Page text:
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DRAFT : Implementing Co-Occurring Disorder Services in Iowa. Allen Parks, EdD, MPH – Director/Administrator Division of Mental Health and Disability Services Iowa Department of Human Services Summer 2007 www.aparks@dhs.state.ia.us. Cost of Substance Use.

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draft implementing co occurring disorder services in iowa

DRAFT: Implementing Co-Occurring Disorder Services in Iowa

Allen Parks, EdD, MPH – Director/Administrator

Division of Mental Health and Disability Services

Iowa Department of Human Services

Summer 2007


cost of substance use
Cost of Substance Use
  • Estimated cost of medical treatment for substance use and its related medical illnesses is $11.9 billion
  • Estimated cost to society for substance use is $294.3 billion
criminal justice system referrals for substance abuse treatment
Criminal Justice System Referrals for Substance Abuse Treatment
  • In 2002, criminal justice referrals accounted for 655,000 substance abuse treatment admissions in the civilian delivery system.
  • This was an estimated 36 percent of the 1.9 million admissions in the federal Treatment Episode Data Set (TEDS).
  • Between 1992 and 2002, criminal justice referrals increased by 32%, exceeding the 23% increase in total admissions over the same time period.

The DASIS Report 7/30/04

actual causes of death in the us in 1990
Actual Causes of Death in the US in 1990

Source: McGinnis JM, Foege WH (1993). Actual causes of death in the United States.

JAMA (270) 18, 2207-2212


selected conditions attributable to substance abuse
Selected Conditions Attributable to Substance Abuse

Source: Jeffrey Merrill, CASA Substance Abuse Epidemiologic Database, 1993

receiving specialty treatment
Receiving Specialty Treatment
  • Of the 3.5 million people who received treatment for substance use disorders in 2002, 2.3 million received treatment in specialty facilities
    • Inpatient or Outpatient Alcohol or drug rehabilitation facilities
    • Hospitals (inpatient only)
    • Mental Health Centers
Most People Who Needed Treatment for an Illicit Drug Problem and Who Did Not Receive Treatment Did Not Feel A Need for Treatment



Felt a need for treatment

Felt no need for treatment


Child Neglect



The demand for illicit drugs is associated with the denial of impact and a failure to recognize the association between illicit drug consumption and these problems.



Child Abuse

The perpetuation of substance use disorders is facilitated by the denial of the impact of the problems associated with those disorders and by the powerful reinforcing properties of substances of abuse which produce those disorders.




dual disorder problems
Dual Disorder Problems
  • About 50 – 70%% of individuals with severe mental disorders are affected by substance abuse.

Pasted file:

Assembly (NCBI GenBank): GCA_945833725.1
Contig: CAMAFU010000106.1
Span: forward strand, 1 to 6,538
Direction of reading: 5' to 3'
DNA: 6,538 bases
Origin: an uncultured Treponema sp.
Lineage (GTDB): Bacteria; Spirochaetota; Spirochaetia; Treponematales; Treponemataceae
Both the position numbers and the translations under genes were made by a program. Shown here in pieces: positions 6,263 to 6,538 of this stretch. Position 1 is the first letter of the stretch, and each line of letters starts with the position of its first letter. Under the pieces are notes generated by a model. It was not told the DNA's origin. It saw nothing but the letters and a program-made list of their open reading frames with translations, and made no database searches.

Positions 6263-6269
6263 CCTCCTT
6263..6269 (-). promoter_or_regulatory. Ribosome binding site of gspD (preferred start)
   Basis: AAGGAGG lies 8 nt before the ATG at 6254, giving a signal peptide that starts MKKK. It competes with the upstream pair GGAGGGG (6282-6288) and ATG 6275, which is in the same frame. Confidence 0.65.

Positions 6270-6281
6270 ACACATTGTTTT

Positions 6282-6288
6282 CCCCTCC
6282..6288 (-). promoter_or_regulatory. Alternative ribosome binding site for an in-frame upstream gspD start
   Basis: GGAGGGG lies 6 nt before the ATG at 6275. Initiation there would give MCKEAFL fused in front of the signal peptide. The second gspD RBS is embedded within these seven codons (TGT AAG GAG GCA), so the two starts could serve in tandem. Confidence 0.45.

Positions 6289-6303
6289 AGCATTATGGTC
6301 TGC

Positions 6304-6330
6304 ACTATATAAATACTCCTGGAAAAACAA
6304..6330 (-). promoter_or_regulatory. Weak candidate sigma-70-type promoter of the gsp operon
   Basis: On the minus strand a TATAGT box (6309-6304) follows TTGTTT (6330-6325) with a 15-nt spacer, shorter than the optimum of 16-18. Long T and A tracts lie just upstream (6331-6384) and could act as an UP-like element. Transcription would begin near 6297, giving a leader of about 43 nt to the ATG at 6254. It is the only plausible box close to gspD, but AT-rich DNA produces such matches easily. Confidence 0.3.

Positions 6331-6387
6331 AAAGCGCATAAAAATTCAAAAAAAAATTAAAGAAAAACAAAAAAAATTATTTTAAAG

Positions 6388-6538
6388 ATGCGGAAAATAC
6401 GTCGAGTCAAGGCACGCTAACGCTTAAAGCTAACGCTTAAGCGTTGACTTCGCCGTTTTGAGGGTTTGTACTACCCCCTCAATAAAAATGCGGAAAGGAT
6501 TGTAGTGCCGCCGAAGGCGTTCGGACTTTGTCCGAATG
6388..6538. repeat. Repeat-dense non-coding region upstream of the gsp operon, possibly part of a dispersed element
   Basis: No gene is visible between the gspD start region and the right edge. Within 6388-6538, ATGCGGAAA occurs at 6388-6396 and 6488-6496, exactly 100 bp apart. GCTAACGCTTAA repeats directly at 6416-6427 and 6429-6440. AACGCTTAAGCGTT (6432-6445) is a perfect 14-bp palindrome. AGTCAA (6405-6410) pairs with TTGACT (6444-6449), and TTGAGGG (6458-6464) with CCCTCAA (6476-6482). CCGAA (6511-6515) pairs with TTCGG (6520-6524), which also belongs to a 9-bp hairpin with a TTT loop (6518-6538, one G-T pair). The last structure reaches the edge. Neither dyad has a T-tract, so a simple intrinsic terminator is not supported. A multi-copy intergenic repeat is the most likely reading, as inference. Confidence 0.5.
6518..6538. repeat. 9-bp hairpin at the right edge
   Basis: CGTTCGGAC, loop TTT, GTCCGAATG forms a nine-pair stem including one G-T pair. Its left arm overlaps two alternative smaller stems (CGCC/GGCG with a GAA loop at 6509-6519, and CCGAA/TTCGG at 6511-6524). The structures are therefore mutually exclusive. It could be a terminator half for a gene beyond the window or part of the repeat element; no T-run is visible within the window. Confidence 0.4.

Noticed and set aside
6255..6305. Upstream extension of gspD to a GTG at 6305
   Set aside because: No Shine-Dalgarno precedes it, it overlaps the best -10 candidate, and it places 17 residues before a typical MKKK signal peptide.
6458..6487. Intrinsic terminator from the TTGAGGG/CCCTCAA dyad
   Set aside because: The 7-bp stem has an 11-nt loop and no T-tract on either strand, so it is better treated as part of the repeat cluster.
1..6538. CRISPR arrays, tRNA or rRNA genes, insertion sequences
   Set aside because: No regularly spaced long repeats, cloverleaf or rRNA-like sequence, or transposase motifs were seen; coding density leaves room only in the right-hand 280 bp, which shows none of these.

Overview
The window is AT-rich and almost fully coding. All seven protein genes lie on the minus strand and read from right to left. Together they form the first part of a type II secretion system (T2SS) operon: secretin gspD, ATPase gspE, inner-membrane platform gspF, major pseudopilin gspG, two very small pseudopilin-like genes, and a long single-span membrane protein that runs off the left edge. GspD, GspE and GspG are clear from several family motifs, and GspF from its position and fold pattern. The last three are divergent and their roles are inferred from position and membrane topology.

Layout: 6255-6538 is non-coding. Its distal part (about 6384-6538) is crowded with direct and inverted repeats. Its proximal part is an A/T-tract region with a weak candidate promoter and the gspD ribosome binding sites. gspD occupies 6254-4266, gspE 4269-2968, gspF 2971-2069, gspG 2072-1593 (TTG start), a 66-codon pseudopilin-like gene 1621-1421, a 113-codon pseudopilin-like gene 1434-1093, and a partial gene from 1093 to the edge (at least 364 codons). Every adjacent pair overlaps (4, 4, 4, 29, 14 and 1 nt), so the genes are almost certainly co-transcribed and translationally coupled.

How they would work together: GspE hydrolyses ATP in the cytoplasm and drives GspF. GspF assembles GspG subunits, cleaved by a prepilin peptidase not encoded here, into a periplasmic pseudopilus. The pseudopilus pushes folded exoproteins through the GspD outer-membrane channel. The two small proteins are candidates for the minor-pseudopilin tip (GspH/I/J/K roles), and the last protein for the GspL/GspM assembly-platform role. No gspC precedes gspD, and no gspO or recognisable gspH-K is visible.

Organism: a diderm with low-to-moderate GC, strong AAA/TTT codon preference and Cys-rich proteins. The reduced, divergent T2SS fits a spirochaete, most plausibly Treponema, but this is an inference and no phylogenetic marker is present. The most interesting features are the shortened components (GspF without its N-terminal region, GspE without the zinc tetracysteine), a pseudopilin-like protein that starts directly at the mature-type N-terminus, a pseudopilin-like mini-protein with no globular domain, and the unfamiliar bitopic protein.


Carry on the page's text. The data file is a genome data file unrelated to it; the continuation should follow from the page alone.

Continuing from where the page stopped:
• Dual diagnosis is associated with a variety of negative outcomes including:
    • Higher rates of relapse
    • Hospitalization
    • Violence
    • Incarceration
    • Homelessness
    • Serious infections (Hepatitis, HIV)
scope of the problem
Scope of the Problem

“Substance abuse is the most common and clinically significant comorbid disorder among adults with severe mental illness”.

  • Drake RE, Essock SM, Shaner A, Carey KB, Minkoff K, Kola L, Lynde D, Osher F, Clark R, and Rickards L: Implementing Dual Diagnosis for Clients with Severe Mental Illness. Psychiatric Services, April 2001,Vol. 52, No. 4, 469.

Limited Dollars

Reduced State Budgets

Competition among other human service systems (mental health, development disabilities)

Provision of Substance Abuse Services

Workforce confronting increasingly complex clinical pictures

  • The parallel but separate mental health and substance abuse treatment systems so common in the US deliver fragmented and ineffective care.

Integrated Systems of Care









Recovery Management



Clinical Treatment Services

Outreach and Engagement



Crisis Intervention

Brief Intervention


Treatment Planning

Case Management




based Treatment Practices

Mental Health Services


Medication Monitoring

Relapse Prevention

Primary Health


Continuing Care

comprehensive continuous integrated system of care cci soc tip42
Comprehensive, Continuous, Integrated System of Care - CCI SoC (TIP42)
  • A model to bring the mental health and substance abuse treatment systems (and other systems) into an integrated planning process to develop a comprehensive, integrated system of care. Based on:
    • Awareness that COD are the expectation throughout the service system.
    • The entire system is organized in ways consistent with this assumption.
    • There are system-level policies and financing (driven by SAMHSA work by Minkoff, 2001).
cci soc assumptions tip42
CCI SoC Assumptions (TIP42)
  • The four-quadrant model is a valid model for service planning.
  • Individuals with COD benefit from continuous, integrated treatment relationships.